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Rolling back economic and social rights to aid the banks?



The banking bailout in Ireland will cost at least €50 billion, or about the equivalent of €22,500 euros each for Ireland’s two million tax payers. This has left the Irish government facing a large budget deficit. But should Ireland be cutting back on the protection of economic and social rights to finance this deficit? And who is bearing the burden of these cuts?

Ireland’s National Recovery Plan, rushed through the Dáil (parliament) last week to secure the IMF-EU rescue line of credit, suggests that the poorer will be hit harder than the wealthier. The plan sets out cuts in social welfare, slashing 24,000 public sector jobs, raising regressive taxes such as VAT to 23% and widening the income tax bands to include lower-paid workers. It will also introduce new fees for education, water and local services. Meanwhile, the minimum wage will be cut, but the country's corporate tax rate of 12.5%--one of the lowest in the world--will not change.

Ireland already has the highest child poverty rate in the European Union (before taxes and income transfers) witha staggering 34% of households with children in poverty according to new research on inequality and child-wellbeing in rich countries from  UNICEF. This figure drops to 11% after taxes and transfers, which shows the importance of redistribution of resources to combat child poverty. The Children’s Rights Alliance, a group of 90 NGOs, has denounced the child benefit cuts also embedded in the austerity measures. Social Justice Ireland has also labelled the 2011 Budget as “unjust, unfair and inequitable” given the escape of the corporate sector and those who benefit from tax breaks from bearing the burden.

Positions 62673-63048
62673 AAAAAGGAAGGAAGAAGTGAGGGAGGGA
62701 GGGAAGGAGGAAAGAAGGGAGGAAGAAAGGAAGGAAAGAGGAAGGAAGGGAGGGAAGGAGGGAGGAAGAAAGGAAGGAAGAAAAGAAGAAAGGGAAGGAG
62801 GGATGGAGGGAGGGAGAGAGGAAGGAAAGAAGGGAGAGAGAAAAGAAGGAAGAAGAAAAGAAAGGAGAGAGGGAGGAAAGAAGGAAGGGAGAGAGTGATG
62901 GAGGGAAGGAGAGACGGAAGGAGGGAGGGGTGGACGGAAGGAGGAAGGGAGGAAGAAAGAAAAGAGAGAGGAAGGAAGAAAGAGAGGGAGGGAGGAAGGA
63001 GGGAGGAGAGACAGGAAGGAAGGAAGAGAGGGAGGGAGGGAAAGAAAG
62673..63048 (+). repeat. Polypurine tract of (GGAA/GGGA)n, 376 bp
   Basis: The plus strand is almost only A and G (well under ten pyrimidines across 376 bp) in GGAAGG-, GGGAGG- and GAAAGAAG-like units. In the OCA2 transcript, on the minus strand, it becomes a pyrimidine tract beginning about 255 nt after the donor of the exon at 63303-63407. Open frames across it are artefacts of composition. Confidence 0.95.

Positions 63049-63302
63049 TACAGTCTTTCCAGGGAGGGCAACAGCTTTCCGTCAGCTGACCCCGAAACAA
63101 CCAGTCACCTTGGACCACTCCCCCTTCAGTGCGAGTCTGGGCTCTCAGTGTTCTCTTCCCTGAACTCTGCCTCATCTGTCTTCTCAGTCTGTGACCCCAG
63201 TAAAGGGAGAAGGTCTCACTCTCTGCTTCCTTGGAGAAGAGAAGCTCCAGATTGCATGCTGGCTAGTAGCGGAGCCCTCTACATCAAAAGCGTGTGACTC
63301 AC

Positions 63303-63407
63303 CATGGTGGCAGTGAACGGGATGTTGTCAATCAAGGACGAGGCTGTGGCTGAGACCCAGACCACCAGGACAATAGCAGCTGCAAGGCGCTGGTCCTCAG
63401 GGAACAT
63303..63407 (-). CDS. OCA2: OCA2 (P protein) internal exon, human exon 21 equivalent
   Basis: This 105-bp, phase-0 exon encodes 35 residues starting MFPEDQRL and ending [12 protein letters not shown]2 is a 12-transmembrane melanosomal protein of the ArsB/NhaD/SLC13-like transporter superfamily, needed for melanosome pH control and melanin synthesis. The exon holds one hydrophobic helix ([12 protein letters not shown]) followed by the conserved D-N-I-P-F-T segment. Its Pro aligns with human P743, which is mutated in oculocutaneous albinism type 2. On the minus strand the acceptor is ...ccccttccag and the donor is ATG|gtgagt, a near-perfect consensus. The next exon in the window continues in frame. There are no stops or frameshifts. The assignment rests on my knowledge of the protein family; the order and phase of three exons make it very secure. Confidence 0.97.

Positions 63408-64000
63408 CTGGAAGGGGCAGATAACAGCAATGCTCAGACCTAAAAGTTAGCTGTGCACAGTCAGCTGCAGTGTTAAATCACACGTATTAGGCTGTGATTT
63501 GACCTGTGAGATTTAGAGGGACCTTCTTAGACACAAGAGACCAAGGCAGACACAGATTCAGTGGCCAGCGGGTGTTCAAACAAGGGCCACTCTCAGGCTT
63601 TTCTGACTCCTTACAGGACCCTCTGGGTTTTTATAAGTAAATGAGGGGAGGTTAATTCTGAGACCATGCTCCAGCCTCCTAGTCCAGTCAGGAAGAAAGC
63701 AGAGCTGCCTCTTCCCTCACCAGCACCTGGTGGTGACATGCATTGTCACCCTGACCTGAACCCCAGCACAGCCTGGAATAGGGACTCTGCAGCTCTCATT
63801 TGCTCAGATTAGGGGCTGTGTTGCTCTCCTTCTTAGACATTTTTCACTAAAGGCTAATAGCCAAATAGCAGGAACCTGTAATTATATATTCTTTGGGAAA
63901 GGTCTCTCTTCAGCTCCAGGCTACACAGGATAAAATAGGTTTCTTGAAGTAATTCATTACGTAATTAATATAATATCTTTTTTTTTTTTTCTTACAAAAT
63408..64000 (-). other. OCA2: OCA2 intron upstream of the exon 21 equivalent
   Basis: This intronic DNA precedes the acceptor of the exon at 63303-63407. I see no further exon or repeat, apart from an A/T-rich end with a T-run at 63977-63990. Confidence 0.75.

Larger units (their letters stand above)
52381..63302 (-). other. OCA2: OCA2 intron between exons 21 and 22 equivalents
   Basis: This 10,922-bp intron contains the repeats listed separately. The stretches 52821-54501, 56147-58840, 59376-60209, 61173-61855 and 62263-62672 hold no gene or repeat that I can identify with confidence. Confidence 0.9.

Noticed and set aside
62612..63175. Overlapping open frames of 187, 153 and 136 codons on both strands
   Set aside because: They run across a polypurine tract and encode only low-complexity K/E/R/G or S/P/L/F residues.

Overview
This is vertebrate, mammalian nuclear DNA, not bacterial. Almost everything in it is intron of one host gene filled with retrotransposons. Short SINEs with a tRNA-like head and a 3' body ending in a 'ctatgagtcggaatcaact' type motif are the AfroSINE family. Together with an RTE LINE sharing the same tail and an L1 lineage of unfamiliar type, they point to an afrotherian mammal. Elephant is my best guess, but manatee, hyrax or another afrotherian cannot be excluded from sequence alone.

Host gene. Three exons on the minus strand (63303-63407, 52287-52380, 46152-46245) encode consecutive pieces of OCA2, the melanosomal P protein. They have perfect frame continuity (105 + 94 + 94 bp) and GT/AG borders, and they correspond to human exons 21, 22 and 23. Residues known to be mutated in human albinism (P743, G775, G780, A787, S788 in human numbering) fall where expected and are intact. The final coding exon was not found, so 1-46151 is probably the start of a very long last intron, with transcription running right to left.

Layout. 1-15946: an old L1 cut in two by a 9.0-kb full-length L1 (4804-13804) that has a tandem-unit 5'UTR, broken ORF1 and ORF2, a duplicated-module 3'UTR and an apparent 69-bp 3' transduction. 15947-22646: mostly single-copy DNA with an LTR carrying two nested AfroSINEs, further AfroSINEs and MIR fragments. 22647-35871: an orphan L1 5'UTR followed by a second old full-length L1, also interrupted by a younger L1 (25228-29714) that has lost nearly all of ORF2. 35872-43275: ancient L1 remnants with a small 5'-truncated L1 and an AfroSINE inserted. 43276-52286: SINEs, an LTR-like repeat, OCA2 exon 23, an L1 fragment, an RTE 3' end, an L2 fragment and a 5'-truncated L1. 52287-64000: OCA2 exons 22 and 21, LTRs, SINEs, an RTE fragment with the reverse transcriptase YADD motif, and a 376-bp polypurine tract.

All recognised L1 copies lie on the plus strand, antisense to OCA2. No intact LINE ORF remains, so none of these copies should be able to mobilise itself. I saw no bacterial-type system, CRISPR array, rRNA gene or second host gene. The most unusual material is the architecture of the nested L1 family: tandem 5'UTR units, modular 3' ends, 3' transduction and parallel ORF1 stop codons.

The National Recovery Plan fails to mention Ireland's obligations under the International Covenant on Economic, Social and Cultural Rights, which requires the progressive realization of economic and social rights--and by extension prohibits retrogression and non-discrimination. Despite the limited availability of resources, the government bears the burden of proof in demonstrating why these cuts are necessary and why the costs of the €50 billion bailout should be disproportionately borne by Ireland’s poor.  

Ireland will come under international scrutiny for compliance with its human rights obligations next year in its its first review under the Universal Periodic Review on October 6, 2011. Magdalena Sepulveda Carmona, the UN's Independent Expert on Human Rights and Extreme Poverty will also visit to Ireland on January 10, 2011.